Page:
Friday, February 10, 2017

God wrote the end from the beginning

I recently came across this photo from my high school yearbook. I was immediately snatched back to 1974.  The Annual Staff had come into my art class with a mission, to fill pages of the year book. I was  listening attentively to my friend, Candy, to my right, telling her typical funny stories, as Jim Croce broke my tender heart from the radio behind us. I was absent mindedly scraping clay with a tool. The photographer watched me for a moment, then asked to take my picture. I felt  flattered, but awkward. I've never loved the camera aimed at me, so I diverted my eyes, lost in my self-consciousness, for a moment captured forever, a message in a bottle to be discovered years later, when roses, pink roses, would flood my broken heart with healing balm.  

So much during this past year of grief and God's Presence in the midst of it, reminds me that God wrote the end from the beginning. He did it with His story in the Bible. Why am I surprised that He did the same with mine? It is a mystery, one whose revealing brings me surprise joy in the midst of pain.

God wrote the end from the beginning. He loved me before I was born. He knit me together in my mother's womb. (Jeremiah 1:5) He numbered the hairs on my head (Luke 12:7). All my days are written in His book. (Psalms 139:16) God knows me intimately. There's nothing that's hidden that won't be revealed. (Luke 8:17)  

God loved me when I was that young 18-year-old, molding my beloved roses, not knowing then I would go from 18 to 60 years old at warp speed. But when I look back, as we all do, I see His fingerprints all over my life.  

Just before Christmas, I came across a box of letters my mother had saved. I was ecstatic to find THE letter I had forgotten existed. Written on vintage stationery from 1975, I told my biggest fan,  my mother, about an exciting development in my love life. (I put that cherished letter aside until after the busy holidays , and, sadly,  I've not yet been able to find it again.  I'll keep looking.)

In my innocence at nineteen, I told my mother about that beautiful boy who had captured my heart. He didn't know in his own 21-year-old innocence that I had chosen him for my life's partner. In one of our playful conversations when we were "just friends" he unknowingly encouraged my fantasy by saying if we ever got married, we would adopt. It was definitely not my plan to adopt, but I was giddy at the thought that he would  even imagine that we might one day marry.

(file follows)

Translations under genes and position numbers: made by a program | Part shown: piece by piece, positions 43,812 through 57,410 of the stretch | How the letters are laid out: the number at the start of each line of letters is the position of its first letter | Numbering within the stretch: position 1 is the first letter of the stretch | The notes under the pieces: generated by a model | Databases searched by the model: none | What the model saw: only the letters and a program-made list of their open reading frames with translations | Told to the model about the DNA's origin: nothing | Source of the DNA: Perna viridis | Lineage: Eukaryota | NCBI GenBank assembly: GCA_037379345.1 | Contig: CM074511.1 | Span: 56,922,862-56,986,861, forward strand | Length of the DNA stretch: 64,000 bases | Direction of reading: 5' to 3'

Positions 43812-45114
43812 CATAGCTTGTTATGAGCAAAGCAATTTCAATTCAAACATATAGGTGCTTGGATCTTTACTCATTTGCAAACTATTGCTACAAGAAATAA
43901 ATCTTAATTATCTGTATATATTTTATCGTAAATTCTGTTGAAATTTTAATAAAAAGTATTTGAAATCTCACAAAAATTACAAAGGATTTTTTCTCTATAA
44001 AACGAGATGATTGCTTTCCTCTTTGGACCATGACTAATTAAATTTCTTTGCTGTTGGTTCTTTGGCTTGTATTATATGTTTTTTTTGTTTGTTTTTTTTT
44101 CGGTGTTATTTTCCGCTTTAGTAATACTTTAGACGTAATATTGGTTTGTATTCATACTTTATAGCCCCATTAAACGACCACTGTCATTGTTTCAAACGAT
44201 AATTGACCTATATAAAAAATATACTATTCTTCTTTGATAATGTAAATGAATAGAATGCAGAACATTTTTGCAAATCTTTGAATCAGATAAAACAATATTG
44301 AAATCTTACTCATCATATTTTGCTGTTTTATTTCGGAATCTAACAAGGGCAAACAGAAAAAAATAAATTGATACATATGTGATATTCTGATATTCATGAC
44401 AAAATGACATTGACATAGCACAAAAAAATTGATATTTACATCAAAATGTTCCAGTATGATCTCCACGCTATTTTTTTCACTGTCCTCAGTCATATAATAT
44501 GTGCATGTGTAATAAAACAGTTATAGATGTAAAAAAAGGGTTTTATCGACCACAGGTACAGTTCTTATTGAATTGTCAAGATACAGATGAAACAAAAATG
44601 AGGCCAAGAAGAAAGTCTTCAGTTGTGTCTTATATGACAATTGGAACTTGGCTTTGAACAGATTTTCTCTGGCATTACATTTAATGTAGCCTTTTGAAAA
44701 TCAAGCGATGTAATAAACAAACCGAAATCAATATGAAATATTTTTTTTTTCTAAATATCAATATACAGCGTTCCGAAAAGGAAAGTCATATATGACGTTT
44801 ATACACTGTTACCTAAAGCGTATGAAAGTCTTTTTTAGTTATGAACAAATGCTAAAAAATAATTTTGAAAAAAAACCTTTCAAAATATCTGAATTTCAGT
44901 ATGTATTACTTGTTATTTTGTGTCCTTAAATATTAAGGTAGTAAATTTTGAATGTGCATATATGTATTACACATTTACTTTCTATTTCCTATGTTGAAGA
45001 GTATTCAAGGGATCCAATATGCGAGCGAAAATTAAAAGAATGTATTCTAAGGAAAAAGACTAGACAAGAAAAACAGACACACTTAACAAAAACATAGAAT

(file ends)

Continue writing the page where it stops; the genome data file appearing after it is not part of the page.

Over the next fast 25 years to 2000, 23 years married to that beautiful young man, and three children, the topic of adoption never surfaced again. Not until God utterly stunned me with the foreign thought in March,  2000.

But before that shocking revelation in 2000, other foreshadowing had gone unnoticed, or suppressed.
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In the mid 1980s  I remember a moment as clear as a movie clip. I was walking from the kitchen into the living room of the first home we purchased. The radio was background music, all but silenced by my loud imagination.  My ears were suddenly opened to the words as if the volume had been turned up. Tears ran unchecked down my cheeks as I listened to the lyrics for the first time.   

Former member of the band The Police, Sting, was singing a haunting song. Russians. We were still in the throes of the Cold War, and the Russians were the enemy, so I had grown up believing. But now I had tears streaming uncontrollably down my cheeks, moved by Sting's words, "What might save us, me and you, is If theRussians love their children too." I had my two adored young daughters, Kellie, one and Heather, three, napping safely in their rooms. I was  overcome with tears, with crushing compassion for the children. Innocent children. In this case, Russian children.